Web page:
CORRECTION (Oct. 17, 2019, 7:00 p.m.): An earlier version of this article misidentified the company that Paige McDaniel plans to sue. It is Navient, not Sallie Mae. It also misstated in a photo caption when McDaniel took out loans. It was 14 years ago, not six.
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🎓 Congress: Pay Off Student Loans This Way
« Reply #197 on: October 20, 2019, 01:39:12 AM »

Oct 17, 2019, 08:30am
Congress: Pay Off Student Loans This Way

Zack Friedman
Senior Contributor
Personal Finance
Author, The Lemonade Life. I write about leadership and greatness.

Speaker of the House of Representatives Nancy Pelosi (D-CA) (Photo by Zach Gibson/Getty Images)Getty Images

Congress is trying to make college more affordable.

Here’s what you need to know.

College Affordability Act

The College Affordability Act, new legislation which was introduced by House Democrats Tuesday and would update the Higher Education Act of 1965, offers a simple promise: combat the rising cost of tuition and increase federal student aid so that every student can afford to attend college and earn a quality degree. The College Affordability Act, which is expected to cost $400 billion over 10 years, seeks to reshape higher education in several ways:

Makes Community Colleges Tuition-Free

Through federal-state partnerships, tuition would be reduced at public colleges and universities. Federal funding would be allocated to states that make community college tuition-free and that continue to invest in public colleges and universities. The legislation also would increase Pell Grants to help cover tuition and room and board, among other expenses. High school students also could earn free college credit while still in high school, which would lower their overall college tuition costs and limit student loan borrowing.

Makes Student Loans More Affordable and Practical

The College Affordability Act also revamps student loans in several ways.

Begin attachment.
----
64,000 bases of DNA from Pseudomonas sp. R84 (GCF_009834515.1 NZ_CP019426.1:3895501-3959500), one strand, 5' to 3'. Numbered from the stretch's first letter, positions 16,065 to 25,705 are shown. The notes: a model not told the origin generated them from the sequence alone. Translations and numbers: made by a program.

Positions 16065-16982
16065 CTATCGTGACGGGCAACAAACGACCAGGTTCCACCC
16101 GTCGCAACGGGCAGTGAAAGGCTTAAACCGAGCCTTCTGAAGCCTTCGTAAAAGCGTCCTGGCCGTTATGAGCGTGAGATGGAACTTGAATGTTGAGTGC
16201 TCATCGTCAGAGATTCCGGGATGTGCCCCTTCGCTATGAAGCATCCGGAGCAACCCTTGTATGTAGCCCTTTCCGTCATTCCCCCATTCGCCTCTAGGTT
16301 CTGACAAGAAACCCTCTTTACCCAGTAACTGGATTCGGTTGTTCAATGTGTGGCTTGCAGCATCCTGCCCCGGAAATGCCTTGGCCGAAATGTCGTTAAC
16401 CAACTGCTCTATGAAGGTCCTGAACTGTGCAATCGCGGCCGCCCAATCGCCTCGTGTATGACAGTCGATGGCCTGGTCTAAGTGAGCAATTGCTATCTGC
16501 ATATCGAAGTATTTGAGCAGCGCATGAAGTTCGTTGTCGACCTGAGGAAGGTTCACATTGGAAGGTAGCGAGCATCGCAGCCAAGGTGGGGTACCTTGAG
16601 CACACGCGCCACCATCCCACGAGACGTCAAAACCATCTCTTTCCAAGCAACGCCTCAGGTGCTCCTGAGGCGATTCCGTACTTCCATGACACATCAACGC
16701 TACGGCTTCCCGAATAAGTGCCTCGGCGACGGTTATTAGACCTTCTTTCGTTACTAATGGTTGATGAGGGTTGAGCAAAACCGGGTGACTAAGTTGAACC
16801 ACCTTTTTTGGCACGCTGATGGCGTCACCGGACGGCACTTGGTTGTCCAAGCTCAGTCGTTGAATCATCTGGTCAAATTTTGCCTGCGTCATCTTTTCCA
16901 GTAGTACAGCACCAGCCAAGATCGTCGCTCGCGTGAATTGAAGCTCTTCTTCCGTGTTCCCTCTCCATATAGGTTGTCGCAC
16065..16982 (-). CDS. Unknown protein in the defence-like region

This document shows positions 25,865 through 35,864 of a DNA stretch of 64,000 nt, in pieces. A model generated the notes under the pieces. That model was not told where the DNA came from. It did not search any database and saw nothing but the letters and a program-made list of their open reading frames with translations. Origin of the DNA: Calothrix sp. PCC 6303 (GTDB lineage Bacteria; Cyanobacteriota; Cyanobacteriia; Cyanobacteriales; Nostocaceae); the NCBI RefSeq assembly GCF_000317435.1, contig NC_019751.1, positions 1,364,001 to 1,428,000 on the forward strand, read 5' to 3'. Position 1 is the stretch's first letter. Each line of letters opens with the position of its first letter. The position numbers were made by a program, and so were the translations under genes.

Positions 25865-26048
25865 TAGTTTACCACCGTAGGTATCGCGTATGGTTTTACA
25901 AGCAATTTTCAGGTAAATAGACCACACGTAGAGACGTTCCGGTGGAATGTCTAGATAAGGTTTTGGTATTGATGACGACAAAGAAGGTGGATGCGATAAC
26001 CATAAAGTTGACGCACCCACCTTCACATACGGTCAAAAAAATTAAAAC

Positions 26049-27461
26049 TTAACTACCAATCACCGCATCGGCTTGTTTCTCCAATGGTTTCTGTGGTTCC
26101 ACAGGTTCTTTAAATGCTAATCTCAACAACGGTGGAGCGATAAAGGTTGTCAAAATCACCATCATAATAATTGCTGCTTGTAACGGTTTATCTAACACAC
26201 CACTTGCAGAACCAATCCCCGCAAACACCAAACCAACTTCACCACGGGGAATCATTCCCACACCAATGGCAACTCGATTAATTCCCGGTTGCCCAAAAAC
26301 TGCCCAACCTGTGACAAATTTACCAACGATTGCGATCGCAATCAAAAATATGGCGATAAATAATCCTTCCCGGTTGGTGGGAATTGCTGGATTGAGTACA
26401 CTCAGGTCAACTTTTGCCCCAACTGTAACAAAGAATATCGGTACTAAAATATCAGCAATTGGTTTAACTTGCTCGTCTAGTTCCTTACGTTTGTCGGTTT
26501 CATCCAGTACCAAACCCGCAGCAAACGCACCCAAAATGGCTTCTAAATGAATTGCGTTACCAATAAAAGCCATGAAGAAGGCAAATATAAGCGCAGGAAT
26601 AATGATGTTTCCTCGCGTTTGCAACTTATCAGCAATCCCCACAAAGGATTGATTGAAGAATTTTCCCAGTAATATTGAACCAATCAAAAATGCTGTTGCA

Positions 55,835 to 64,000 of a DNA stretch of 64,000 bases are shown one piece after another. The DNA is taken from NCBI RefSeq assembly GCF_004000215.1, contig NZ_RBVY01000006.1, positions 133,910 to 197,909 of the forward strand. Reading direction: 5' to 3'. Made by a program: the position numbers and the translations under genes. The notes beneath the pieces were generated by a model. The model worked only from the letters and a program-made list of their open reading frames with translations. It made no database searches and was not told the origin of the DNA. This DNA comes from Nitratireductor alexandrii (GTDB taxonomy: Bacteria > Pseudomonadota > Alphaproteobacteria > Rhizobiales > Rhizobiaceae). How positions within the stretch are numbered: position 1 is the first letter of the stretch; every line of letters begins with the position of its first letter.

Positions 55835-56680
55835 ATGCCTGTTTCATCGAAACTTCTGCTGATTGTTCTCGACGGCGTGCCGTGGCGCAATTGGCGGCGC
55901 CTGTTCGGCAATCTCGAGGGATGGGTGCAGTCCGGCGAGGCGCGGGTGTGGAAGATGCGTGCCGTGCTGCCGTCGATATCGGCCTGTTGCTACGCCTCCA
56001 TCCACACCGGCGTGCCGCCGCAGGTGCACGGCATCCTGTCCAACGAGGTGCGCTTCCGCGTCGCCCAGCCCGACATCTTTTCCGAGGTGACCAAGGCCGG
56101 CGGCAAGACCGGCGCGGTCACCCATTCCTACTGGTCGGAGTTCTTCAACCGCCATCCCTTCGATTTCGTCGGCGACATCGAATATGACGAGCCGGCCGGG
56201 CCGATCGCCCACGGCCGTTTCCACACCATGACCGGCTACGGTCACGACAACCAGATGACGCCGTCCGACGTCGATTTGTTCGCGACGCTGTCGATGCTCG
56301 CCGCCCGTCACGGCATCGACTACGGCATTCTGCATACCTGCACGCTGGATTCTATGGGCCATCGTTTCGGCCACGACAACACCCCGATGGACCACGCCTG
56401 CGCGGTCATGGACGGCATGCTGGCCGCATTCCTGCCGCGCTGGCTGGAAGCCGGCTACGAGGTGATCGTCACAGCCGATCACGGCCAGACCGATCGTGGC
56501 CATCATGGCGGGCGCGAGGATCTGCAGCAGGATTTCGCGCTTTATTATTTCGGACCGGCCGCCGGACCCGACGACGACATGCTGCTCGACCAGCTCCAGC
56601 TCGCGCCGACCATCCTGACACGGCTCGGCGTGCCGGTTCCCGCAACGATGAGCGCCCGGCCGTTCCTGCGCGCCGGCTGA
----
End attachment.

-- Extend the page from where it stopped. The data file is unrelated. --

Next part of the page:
Eliminates origination fees

Today In: Money

When you borrow student loans, the federal government charges you an origination fee. Under the College Affordability Act, this origination fee would be eliminated.

    Simplifies Student Loan Repayment

Today, the latest student loan debt statistics show that there are more than 44 million borrowers who collectively owe $1.6 trillion of student loan debt. If you have federal student loans, there are many, and often confusing, income-driven repayment plans. Each have different requirements, which may be complicated for student loan borrowers to follow.

The College Affordability Act replaces the current student loan repayment plans with two plans: one fixed student loan repayment plan and one income-based repayment plan. Borrowers also could automatically re-certify their income each year, which would save time from the current task of completing annual paperwork.

    Allow Borrowers To Refinance Student Loans

The federal government does not refinance student loans. If you want to refinance student loans, you can refinance your federal student loans, private student loans or both with a private lender. Student loan refinancing helps you get a lower interest rate, lower your monthly payment and pay off student loans faster.

The College Affordability Act would enable borrowers to refinance their existing student loans to today’s interest rates.

Key Issues For Consideration

While Democrats have offered their plan to reshape higher education, many of the priorities run contrary to Republicans’ vision to limit the federal government’s - and by association, taxpayers’ - role in student loans. Further, the proposed legislation omits several proposals offered by some 2020 presidential candidates:

    Free College: There is no mention of “free college” (Bernie Sanders)
    Cancel Student Loan Debt: There is no mention of student loan debt cancellation (Sanders and Elizabeth Warren)
    Federal Spending: The legislation depends heavily on federal spending. Do taxpayers want to subsidize student loan borrowing and student loan repayment?
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America's student-loan debt is so bad that Ashton Kutcher produced a new reality-TV show tackling the issue, and it gets a few things right about millennials and money
Hillary Hoffower
23 hours ago

A new reality-TV show highlights the student-debt crisis in America. Brendan McDermid/Reuters

Review banner

    "Going From Broke," a new reality-TV show that tackles student-loan debt, highlights just how bad America's debt crisis really is.
    The episodes feature indebted millennials and their financial progress after getting advice from a financial expert.